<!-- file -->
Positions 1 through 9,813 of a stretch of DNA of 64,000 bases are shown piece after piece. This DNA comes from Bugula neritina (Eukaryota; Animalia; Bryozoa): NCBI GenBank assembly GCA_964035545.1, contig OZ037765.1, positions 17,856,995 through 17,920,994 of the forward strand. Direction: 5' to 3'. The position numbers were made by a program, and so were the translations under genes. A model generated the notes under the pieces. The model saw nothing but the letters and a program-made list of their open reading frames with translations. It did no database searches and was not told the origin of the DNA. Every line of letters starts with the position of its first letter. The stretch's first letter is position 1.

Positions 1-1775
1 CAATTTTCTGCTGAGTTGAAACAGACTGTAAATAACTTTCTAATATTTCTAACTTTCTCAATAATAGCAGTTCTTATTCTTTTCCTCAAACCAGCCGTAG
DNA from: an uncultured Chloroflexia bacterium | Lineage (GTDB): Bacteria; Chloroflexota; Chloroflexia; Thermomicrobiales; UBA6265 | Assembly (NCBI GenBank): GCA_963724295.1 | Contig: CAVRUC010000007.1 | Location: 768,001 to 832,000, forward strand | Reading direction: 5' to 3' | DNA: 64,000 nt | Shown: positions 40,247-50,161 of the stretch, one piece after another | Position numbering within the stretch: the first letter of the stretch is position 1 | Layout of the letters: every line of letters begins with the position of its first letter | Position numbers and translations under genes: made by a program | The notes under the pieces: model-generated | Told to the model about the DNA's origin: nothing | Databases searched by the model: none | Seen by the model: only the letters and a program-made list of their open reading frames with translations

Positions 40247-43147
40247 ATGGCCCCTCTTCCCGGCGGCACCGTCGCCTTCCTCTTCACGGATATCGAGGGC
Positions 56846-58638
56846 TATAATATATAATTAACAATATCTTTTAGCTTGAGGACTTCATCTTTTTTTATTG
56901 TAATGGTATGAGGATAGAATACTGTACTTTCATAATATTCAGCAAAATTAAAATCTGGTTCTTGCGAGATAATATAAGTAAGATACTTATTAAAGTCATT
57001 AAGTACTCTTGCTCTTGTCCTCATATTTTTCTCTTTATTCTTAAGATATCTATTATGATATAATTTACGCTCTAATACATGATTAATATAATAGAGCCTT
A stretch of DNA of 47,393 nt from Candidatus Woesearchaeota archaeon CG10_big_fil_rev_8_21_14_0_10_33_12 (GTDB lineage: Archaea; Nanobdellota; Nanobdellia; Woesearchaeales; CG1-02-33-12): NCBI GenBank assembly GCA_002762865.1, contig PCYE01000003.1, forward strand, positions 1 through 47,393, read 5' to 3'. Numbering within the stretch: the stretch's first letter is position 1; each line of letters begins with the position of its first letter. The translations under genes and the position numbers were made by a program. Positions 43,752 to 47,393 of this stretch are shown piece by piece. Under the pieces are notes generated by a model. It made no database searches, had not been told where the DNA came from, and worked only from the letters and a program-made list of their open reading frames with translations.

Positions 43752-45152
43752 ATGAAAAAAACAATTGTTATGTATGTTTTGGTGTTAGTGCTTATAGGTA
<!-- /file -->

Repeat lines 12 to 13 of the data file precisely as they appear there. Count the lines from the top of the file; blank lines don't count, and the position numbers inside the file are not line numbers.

Positions 43752-45152
43752 ATGAAAAAAACAATTGTTATGTATGTTTTGGTGTTAGTGCTTATAGGTA